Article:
Thursday, April 2, 2009


In Revelation 4, the apostle John was given a glimpse into the throne room of heaven itself. This revelation was given to remind John and his readers that God is still in control, that in His presence chaos is stilled and that their persecutors ultimately have no authority at all. In chapter 5, the revelation continues and deepens. John notices something else about the One sitting on the throne. He is holding a scroll with writing on both the inside and the outside and sealed to insure its security. It is a book containing God’s plan for and contract with the world. History is not out of control. The lives of God’s persecuted people are not unaccounted for and the persecution they endure is not something He did not anticipate. Nothing has come into their lives that did not first go through His hands. God has not lost control, even though life may seem that way, especially in the midst of suffering.

This truth needs to be revealed to the world and so the cry goes out, “Who is worthy to open the scroll and break its seals?” Who is worthy to reveal God’s plan, to show forth God’s perspective on reality? The cry goes out and echoes throughout heaven and earth. But no one answers. No one is worthy. God has not entrusted any earthly ruler or representative with the right to accomplish His purposes. For a moment all seems lost and John breaks into tears, overcome with the knowledge that no one is worthy to reveal God’s purposes. But then he is told to look and see the One who is worthy. "Weep no more; behold, the Lion of the tribe of Judah, the Root of David, has conquered, so that he can open the scroll and its seven seals " (verse 5).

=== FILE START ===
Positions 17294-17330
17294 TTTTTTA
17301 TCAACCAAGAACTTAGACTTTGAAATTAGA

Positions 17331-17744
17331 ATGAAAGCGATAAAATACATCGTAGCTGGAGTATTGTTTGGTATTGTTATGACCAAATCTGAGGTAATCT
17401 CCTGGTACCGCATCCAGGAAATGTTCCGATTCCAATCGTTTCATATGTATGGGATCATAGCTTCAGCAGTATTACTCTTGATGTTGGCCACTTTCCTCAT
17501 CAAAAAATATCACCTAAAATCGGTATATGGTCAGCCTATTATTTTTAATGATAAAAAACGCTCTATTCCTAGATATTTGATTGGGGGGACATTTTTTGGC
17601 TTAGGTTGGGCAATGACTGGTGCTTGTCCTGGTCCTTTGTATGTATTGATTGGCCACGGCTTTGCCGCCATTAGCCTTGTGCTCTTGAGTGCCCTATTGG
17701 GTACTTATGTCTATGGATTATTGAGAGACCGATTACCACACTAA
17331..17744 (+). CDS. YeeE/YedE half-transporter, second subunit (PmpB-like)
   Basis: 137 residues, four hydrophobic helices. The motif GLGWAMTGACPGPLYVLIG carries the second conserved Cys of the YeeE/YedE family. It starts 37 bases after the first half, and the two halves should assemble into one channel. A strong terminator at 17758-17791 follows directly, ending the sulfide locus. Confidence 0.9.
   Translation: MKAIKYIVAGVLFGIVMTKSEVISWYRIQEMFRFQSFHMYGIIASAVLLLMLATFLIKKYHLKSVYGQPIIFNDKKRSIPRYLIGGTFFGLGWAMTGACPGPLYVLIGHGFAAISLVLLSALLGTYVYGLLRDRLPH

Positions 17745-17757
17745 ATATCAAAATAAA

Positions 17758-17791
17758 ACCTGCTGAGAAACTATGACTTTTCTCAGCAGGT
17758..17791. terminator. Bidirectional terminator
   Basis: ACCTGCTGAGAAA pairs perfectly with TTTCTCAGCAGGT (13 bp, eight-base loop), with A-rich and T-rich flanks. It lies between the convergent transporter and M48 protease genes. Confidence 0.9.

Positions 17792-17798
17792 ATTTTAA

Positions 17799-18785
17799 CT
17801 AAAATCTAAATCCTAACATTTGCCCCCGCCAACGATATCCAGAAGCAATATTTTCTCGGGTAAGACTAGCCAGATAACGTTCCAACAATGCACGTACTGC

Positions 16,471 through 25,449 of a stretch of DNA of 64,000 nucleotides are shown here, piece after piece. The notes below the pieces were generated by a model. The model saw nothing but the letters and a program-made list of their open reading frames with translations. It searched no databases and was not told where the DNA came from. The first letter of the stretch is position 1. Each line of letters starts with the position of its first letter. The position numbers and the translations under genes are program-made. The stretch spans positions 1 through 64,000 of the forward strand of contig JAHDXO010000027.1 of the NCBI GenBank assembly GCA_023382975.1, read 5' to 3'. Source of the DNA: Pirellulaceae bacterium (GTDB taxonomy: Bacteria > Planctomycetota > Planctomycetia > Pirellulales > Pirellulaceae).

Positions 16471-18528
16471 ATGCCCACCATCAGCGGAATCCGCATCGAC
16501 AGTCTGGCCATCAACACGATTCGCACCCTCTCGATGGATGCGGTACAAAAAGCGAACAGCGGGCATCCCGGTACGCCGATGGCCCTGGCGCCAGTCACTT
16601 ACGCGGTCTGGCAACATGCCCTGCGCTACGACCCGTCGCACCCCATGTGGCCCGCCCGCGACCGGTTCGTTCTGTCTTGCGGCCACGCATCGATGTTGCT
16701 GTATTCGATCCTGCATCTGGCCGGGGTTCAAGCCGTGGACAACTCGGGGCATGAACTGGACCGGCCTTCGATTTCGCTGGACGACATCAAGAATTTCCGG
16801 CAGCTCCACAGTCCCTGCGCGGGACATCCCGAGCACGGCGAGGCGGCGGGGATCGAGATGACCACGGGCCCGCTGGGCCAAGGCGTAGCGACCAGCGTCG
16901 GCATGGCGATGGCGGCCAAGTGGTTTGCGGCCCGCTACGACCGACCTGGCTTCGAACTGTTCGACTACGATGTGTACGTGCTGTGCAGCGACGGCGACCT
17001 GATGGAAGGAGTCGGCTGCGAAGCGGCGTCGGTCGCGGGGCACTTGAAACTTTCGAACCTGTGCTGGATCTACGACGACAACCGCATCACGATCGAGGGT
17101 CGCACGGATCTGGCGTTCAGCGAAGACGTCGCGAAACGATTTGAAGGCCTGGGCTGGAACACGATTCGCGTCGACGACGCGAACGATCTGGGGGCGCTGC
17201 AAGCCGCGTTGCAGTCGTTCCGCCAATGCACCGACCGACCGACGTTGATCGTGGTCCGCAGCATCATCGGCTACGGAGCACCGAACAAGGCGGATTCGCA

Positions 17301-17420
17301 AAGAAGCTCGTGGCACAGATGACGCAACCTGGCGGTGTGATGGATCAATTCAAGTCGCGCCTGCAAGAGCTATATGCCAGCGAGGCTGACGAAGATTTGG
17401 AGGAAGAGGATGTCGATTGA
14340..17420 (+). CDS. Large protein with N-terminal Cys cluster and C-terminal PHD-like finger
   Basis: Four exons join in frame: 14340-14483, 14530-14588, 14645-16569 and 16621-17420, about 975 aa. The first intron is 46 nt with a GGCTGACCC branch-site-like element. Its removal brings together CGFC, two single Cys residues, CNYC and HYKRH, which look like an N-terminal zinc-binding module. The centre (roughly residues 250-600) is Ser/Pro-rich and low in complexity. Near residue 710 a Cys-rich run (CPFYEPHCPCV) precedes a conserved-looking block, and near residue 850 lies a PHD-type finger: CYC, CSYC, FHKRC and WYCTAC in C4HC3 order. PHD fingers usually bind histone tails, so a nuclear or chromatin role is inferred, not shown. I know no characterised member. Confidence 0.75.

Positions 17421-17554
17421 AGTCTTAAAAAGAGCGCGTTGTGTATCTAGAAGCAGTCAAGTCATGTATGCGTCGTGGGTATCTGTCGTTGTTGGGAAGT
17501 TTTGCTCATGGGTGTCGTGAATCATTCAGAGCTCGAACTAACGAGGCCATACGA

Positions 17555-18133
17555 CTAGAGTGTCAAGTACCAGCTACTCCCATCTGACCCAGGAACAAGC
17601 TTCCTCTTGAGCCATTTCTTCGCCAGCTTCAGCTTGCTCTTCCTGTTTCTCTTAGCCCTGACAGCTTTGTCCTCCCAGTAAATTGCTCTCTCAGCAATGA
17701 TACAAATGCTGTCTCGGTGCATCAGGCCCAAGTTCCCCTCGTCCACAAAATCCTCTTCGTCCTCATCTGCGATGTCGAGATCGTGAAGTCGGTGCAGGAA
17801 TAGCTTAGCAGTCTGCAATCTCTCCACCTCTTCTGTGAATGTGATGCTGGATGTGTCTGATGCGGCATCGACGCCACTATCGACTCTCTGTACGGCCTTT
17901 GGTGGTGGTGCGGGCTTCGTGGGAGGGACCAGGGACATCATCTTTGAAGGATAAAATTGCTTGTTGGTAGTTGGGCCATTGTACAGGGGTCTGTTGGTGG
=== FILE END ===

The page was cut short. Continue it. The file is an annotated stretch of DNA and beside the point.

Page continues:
There is one who is worthy! The Lion of Judah! John looks for this Lion, this symbol of strength and power, confidence and might. He looks and there close to the throne John sees the Lion. Except that it is not a lion! It is a lamb, small, helpless, and wounded, looking like it had been slain. This cannot but have been a surprise to John. When one looks for lions, one does not expect to see lambs and bloody ones at that! There cannot have been a greater contrast in images. Lambs have no resemblance to lions. But it is the Lamb who is worthy in its weak and wounded state, not as a lion in his strength and majesty. The Lamb is a symbol of power, but it is a power that has been demonstrated in sacrifice.[1]

You see, this is how God wins His great victories. Not through strength and power, roaring as a lion and scattering His foes through fear and intimidation. But it is through weakness, woundedness, suffering, and death that God conquers. To the persecuted Christians who first read Revelation, this had to have been a source of tremendous encouragement. The purposes of God are accomplished through suffering and sacrifice, even to the point of death. This is how God works. It is His death (not His resurrection) that makes the Lamb worthy! “The greatest power in the universe is the ‘weakness’ of sacrificial love. The greatest wisdom in the universe is the ‘foolishness’ of sacrificial love.”[2]

With this understanding, the Church’s call is to do more than survive in the face of persecution; it is called to sacrificially witness to the salvation of God, of the worthiness of the slain Lamb, proclaiming the fact that God, through the death of the Lamb, has ransomed those held prisoner by sin from every tribe and nation (5:9) and inviting others to join this throng that sings His praises by accepting His death on their behalf and putting their trust in Him. Our God reigns and we reign with Him (5:6), even though, from a worldly perspective, we are despised, shamed, beaten, and weak. But we are on the winning side! God’s purposes will be accomplished because of the sacrifice of the Lamb. His death has bought our salvation both now and forever.

Our call is now to sacrificially take this message to a hostile and resistant world, to Canada and to the ends of the earth, even at the cost of our lives. After all, this is how God accomplishes all of His great victories. May I ask, how is God accomplishing His purposes of reconciling the world to Himself through you? Is your life marked like that of a slain lamb? Is marked by sacrificial love that accepts any cost?


[1] Martin Kiddle, 1940, The Revelation of St. John. London: Hodder and Stoughton:98

[2] Darrell W. Johnson, 2004. Discipleship on the Edge: An Expository Journey Through the Book of Revelation. Vancouver: Regent College Publishing: 150.


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